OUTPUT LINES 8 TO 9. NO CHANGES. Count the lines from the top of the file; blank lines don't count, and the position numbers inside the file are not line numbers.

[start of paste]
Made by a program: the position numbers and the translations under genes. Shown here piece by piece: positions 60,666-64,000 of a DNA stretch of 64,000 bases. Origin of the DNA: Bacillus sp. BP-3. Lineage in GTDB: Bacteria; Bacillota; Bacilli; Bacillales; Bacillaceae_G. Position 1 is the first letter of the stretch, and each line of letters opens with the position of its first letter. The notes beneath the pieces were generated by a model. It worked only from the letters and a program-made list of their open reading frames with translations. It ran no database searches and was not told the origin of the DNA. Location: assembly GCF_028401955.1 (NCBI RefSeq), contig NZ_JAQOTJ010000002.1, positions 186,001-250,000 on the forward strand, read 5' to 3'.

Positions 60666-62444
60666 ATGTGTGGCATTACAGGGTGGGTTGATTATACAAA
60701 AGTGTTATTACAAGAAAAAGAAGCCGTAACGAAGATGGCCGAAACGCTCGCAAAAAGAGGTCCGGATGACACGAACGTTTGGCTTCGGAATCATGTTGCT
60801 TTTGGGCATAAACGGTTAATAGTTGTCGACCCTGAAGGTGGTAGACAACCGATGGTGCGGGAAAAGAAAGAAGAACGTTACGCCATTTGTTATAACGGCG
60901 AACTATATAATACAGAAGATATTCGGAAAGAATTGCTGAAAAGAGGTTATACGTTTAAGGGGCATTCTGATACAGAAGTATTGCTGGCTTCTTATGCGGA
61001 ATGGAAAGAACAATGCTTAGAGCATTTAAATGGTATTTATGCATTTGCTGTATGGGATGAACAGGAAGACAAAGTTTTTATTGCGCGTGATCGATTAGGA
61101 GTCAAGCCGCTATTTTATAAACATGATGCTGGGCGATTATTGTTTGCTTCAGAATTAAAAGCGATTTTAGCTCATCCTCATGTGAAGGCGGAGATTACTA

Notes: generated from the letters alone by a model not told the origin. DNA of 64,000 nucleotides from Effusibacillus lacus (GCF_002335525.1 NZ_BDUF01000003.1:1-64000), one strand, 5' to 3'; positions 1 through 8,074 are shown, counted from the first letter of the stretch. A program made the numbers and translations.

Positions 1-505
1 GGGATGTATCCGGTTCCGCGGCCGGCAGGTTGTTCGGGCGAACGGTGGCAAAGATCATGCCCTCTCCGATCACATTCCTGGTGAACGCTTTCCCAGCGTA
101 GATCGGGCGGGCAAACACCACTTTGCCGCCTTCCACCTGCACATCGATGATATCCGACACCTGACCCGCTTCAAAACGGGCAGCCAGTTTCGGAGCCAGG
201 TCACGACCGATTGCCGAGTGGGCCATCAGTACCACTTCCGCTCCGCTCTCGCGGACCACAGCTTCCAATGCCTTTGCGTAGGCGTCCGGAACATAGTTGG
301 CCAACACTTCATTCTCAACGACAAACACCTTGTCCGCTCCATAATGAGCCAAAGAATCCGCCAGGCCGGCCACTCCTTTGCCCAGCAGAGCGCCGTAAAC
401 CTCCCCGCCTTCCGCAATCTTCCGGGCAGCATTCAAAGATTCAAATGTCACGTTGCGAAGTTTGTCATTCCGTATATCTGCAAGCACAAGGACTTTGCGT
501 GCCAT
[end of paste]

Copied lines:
61101 GTCAAGCCGCTATTTTATAAACATGATGCTGGGCGATTATTGTTTGCTTCAGAATTAAAAGCGATTTTAGCTCATCCTCATGTGAAGGCGGAGATTACTA

Notes: generated from the letters alone by a model not told the origin. DNA of 64,000 nucleotides from Effusibacillus lacus (GCF_002335525.1 NZ_BDUF01000003.1:1-64000), one strand, 5' to 3'; positions 1 through 8,074 are shown, counted from the first letter of the stretch. A program made the numbers and translations.